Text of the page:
Understanding human disease:

Many genes important for neuronal development are also linked to neurological diseases such as neurodevelopmental disorders and neurodegeneration. As a first step in understanding human disease, we try to determine the function of disease-related genes in the nervous system. KIF1A, a member of the kinesin-3 family, is a neuronal-specific gene found throughout the nervous system that has been linked to disease. KIF1A is responsible for the anterograde transport of synaptic vesicle proteins to axon terminals as well as other diverse cargos important for neuron growth and function, such as neuropeptides and neurotrophic factors. Our work aims to examine the function of KIF1A during the establishment of functional neural circuits in vivo, where all cellular components are present. Moreover, we are interested in understanding the relative contribution of pre- and post-synaptic KIF1A for neural circuit function. In humans, mutations inside the KIF1A gene have been linked to a rare neurological condition with a range of clinical symptoms, including neural atrophy, epilepsy, visual impairment, and spastic paraplegia. We are now in the process of generating zebrafish genetic models for human KIF1A mutations that we can use to understand the effects these mutations have on the developing brain. Eventually, we plan to use these genetic models for small molecule drug screening to identify modifiers of the disease.


Broad technical expertise in our lab:

- Genetic alterations using CRISPR/cas9 and transgenesis techniques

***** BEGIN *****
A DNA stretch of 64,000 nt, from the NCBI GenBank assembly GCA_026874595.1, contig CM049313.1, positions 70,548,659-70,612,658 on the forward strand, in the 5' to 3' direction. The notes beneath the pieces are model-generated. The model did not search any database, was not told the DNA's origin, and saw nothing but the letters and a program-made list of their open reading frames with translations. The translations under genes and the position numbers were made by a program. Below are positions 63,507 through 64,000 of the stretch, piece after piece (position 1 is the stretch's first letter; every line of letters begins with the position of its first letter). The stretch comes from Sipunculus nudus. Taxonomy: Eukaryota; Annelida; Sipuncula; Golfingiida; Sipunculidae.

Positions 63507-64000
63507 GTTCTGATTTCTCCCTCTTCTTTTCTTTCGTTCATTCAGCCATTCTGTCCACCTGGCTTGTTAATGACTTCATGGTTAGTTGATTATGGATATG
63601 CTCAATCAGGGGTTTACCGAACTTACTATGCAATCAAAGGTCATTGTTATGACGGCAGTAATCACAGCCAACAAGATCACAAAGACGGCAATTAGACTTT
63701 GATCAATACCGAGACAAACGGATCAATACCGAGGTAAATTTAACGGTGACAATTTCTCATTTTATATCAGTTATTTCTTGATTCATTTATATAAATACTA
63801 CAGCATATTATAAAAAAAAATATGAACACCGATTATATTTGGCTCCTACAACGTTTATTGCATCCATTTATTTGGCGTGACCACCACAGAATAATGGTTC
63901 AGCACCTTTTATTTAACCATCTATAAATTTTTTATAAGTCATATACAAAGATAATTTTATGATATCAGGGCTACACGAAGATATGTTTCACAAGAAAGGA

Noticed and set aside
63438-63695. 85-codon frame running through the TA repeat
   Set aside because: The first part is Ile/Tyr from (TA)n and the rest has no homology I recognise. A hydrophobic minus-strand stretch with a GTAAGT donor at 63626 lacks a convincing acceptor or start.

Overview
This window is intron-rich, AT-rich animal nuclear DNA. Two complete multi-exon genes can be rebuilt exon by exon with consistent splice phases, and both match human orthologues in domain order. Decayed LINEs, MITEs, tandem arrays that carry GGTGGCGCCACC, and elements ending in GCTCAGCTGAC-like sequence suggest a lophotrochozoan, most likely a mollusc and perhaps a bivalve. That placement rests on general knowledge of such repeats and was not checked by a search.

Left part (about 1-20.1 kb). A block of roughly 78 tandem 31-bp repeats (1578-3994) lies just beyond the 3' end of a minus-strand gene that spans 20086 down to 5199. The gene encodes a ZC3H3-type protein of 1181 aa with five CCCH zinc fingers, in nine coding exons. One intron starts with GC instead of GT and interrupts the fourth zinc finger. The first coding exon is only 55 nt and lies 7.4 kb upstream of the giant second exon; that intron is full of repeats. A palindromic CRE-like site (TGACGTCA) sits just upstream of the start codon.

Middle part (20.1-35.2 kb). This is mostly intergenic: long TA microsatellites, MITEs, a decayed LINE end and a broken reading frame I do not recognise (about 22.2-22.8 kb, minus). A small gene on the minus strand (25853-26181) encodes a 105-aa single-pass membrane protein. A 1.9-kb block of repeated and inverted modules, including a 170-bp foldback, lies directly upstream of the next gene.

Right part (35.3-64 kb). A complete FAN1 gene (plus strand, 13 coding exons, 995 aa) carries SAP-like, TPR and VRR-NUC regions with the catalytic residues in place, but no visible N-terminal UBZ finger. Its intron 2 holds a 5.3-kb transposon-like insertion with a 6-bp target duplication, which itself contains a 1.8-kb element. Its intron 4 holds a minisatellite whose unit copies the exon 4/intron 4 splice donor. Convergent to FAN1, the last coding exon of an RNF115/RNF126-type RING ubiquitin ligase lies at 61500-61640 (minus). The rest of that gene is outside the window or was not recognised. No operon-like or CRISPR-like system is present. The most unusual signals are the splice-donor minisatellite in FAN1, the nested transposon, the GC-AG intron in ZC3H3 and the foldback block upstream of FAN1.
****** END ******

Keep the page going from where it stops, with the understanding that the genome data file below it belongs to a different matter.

- Grafting/transplantation of cells or tissues

- Transcriptomic profiling of cells

- Live imaging techniques

- Behaviour analysis to study circuit function

- Primary neuron cultures  

Willing to supervise doctoral students

We are always open to students interested in neuronal development and connectivity. PhD funded projects in the lab will appear here when become available. Postdocs interested in joining our lab are also welcomed. If interested, please contact me well in advance for an informal discussion.

Teaching interests

Nikolas Nikolaou's education role spans across undergraduate (UG) and postgraduate degrees. He delivers lectures on Developmental Genetics, Neuroscience, and Developmental Neurobiology to UG year 2 and final year students in Biomedical Sciences, Biochemistry, Biology, and Natural Science course programmes. He supervises research projects for final year undergraduates and offers MSc lab projects. He supervises on average 2 PhD students working in his lab. He is also an academic tutor, supporting directly 20-30 students each year.

Expertise related to UN Sustainable Development Goals

In 2015, UN member states agreed to 17 global Sustainable Development Goals (SDGs) to end poverty, protect the planet and ensure prosperity for all. This person’s work contributes towards the following SDG(s):

  • SDG 3 - Good Health and Well-being

Education/Academic qualification

Anatomy and Developmental Biology, Doctor of Philosophy, University College London


Biology, Bachelor of Science, University of Crete



  • Zebrafish
  • Neurobiology
  • RNA metabolism
  • Axonal growth
  • Neural circuits
  • Synapse formation
  • Neural network activity
  • Brain development
  • Neurodevelopmental disorders
  • Neurodegeneration